While India’s dairy sector is one of the biggest in the world, it is dominated by small and marginal farmers who rear just a couple of buffaloes and cows. In 2017-18, milk production was just about 1,200 kg per cow per year in India, about 50 per cent of global average (Report on Policies and Action Plan for a Secure and Sustainable Agriculture: Submitted to Principal Scientific Advisor to Government of India, 2019). In 2019, the average milk production per cow per year in EU was 7,346 per kg. Yet, the sector provides a livelihood to more than seven crore people. Thus, from that point of view, the sector is sensitive. Moreover, due to India’s large consumer base, the export interest is limited.
At present, the import of milk powder invites basic customs duty of 60 per cent. The duty on the import of cheese, yogurt, ice cream and whey is 40 per cent while buttermilk attracts 30 per cent duty. The EU would like lower duty on various dairy products.
In fact, one may recall that recently, during the Regional Comprehensive Economic Partnership (RCEP) negotiations also, the dairy sector was one of the major sticking points. The push for opening up the dairy sector had come from New Zealand, which exports about 93 per cent of its annual milk production in the form of various dairy products.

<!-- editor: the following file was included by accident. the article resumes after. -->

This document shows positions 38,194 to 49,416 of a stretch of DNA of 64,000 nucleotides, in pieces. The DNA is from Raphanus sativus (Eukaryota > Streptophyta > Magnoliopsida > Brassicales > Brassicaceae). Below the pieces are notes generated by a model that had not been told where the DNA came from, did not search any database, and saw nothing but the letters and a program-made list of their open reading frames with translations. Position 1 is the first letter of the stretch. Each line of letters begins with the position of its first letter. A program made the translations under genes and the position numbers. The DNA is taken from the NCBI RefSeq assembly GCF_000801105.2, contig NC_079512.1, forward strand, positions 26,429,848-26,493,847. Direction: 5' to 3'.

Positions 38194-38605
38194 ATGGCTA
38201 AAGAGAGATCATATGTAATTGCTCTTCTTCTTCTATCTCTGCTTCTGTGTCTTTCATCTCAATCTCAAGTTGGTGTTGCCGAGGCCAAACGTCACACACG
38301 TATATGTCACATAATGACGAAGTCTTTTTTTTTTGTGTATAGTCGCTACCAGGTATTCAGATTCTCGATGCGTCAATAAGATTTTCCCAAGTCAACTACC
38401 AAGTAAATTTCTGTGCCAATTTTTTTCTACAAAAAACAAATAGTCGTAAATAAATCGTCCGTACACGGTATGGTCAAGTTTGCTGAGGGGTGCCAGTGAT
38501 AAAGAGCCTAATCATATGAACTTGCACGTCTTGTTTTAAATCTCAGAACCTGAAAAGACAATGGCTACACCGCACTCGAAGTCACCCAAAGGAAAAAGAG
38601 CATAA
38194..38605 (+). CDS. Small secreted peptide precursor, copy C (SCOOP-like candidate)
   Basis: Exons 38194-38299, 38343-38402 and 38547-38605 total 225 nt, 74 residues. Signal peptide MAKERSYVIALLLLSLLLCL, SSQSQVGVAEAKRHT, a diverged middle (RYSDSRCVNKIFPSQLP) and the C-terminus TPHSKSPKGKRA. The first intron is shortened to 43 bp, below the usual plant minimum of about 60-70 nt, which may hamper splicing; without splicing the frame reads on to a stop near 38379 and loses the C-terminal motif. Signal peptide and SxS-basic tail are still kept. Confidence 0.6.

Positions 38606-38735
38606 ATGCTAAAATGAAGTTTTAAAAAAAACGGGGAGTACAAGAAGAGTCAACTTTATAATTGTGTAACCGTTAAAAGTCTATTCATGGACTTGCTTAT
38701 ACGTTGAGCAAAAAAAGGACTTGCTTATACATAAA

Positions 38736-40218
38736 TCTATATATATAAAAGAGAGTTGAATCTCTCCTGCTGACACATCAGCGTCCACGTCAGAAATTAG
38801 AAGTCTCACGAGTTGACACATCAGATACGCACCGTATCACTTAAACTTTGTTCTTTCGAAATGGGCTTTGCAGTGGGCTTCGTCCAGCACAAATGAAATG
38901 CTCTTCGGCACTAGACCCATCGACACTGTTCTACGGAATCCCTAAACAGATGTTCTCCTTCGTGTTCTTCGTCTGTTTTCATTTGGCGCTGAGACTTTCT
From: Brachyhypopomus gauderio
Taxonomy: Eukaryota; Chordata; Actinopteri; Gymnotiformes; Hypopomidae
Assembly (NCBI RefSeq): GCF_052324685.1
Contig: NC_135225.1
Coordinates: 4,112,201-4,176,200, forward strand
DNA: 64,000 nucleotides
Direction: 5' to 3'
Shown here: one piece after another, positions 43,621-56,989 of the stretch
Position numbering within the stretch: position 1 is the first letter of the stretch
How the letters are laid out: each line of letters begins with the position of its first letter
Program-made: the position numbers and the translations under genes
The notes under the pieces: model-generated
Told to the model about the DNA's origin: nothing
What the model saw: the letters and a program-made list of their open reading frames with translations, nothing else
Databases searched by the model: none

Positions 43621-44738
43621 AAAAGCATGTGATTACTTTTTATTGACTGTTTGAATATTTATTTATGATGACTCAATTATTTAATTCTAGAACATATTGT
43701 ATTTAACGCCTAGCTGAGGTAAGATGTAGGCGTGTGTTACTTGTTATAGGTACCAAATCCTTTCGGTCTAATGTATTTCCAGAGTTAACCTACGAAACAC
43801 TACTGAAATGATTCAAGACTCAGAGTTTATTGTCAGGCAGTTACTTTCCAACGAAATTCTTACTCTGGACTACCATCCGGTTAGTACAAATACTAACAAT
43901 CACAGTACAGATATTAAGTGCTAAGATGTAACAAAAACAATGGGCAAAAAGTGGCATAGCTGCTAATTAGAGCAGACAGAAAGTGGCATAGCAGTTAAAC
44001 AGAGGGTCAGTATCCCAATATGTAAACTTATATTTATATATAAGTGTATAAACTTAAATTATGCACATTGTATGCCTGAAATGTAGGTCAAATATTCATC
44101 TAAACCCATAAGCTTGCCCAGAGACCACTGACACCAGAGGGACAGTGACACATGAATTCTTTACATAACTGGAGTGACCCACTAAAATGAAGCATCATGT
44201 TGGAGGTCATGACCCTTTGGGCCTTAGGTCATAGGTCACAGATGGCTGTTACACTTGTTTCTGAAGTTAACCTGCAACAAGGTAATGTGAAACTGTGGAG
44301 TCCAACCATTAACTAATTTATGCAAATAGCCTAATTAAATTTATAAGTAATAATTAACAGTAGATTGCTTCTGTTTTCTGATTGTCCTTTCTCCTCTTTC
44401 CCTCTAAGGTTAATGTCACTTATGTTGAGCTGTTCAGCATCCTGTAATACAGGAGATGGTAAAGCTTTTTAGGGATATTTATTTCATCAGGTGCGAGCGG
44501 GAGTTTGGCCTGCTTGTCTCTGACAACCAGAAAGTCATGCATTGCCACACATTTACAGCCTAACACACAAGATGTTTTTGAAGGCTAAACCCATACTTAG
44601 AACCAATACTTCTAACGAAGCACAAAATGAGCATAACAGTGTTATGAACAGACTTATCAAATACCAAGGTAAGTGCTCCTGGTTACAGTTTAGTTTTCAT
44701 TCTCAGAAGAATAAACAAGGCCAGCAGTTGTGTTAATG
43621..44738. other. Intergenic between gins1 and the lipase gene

Finally, India pulled out of the RCEP at the last moment.
The second item of interest in the EU-India trade talks would be alcoholic beverages. The earlier EU interest in exporting Scotch whisky at reduced tariff is no longer existent because of Brexit, but the interest in exporting a wide variety of wines and spirits continues.
The EU would be eyeing the fast-growing Indian market for its alcoholic beverages due to rising consumption of liquor in India. Alcoholic beverages earlier attracted a duty of 150 per cent. The Union Budget of 2021-22 reduced the basic customs duty to 50 per cent, but 100 per cent Agriculture Infrastructure and Development Cess (AIDC) was imposed. This was perhaps done in anticipation of trade negotiations with the UK in the post-Brexit scenario. So, the only space available to the EU negotiators would be reduction in the 50 per cent basic customs duty.